(Note, this work does not belong to me. However, I would definitely recommend this author and this book--one of my favorites of 2011.)
When someone asks me what kind of books I read, I used to have a stock answer: everything. That wasn't necessarily true, however. When I walked through bookstores, I used to deliberately avoid the romance section. One look at the covers of women swooning into the arms of scantily clad men made my cheeks flush in embarrassment. I wouldn't have been caught dead reading one of those, especially with titles like "Chasing Amelia" and "Love in the Saddle." I used to think that romance novels were as dumb as their covers and titles seemed to advertise. The words "trashy" and "romance" seemed intertwined. If someone had asked me if I would ever have written a "trashy romance novel," I would have laughed at them, or considered it something along the lines of a really easy way to make a buck.
Anyone reading this who is currently slapping your forehead and shaking your head: I know. Wow, was I clueless. And I would probably still be clueless today, if it hadn't been for the Romance Writer's of America (RWA). I joined RWA because I felt like I needed to join a writing group, and they were the only organization I could find in my area. I joined not really believing that I had much interest in writing romance, but I figured I could fake it, and at least I would be around other people trying to publish. Right?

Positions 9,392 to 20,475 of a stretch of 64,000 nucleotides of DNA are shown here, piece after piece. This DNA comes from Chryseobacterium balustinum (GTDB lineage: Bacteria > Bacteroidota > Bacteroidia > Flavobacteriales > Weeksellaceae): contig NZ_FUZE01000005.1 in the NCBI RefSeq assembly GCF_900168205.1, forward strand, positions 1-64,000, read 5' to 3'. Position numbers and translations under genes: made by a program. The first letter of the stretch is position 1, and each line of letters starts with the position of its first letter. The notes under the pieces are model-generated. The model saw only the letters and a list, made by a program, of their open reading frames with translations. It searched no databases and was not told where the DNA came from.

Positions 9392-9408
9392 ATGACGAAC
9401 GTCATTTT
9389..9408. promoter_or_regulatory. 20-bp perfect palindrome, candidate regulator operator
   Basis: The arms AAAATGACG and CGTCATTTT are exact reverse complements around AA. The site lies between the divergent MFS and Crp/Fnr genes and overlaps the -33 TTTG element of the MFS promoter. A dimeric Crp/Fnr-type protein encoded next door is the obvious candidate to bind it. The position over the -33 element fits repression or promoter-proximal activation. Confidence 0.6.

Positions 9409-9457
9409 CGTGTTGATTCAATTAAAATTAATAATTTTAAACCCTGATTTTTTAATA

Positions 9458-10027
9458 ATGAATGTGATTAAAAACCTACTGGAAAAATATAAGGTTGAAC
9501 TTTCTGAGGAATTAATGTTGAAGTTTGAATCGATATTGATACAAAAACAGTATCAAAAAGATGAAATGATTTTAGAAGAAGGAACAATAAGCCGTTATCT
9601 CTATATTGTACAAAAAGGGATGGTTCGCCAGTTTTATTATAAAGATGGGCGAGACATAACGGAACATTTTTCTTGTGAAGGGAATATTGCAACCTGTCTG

Well, on a vacation, I decided that I really needed to at least pick up a romance novel, since I was going to be joining this writer's group. I found a copy of one of the Nora Robert's Stanislaski books. That was the end of my vacation. I tore through it. And then I read the next one. And the next. Rather than insipid and weak, the heroines were strong. Some were fierce mothers, others independent career women, business owners, accountants. The dialogue was funny, the images vivid. I realized that my prejudice had blinded me to a branch of literature that not only was well-written, but also deeply satisfying. I didn't have to worry about my favorite characters dying, and frankly, the women in the romances were a hell of a lot tougher and smarter and more capable than some of the characters in the male-dominant fantasy I'd trudged through.
It was like coming home. While I can't say that all romance novels are perfect, or that I necessarily enjoy being seen in public with a book that has a close-up of a man's chest, I wish I hadn't been so stubbornly ignorant. Now, when I hear people scoff at the romance genre, I smile and try not to laugh--odds are, they haven't actually read a romance. If they had, they'd know that they are a hell of a good time. And I wonder where I would be and what I'd be writing if I hadn't had the crazy notion to join the RWA. Not only have I gained humility, I gained a writing community and a trove of good books I finally feel comfortable exploring.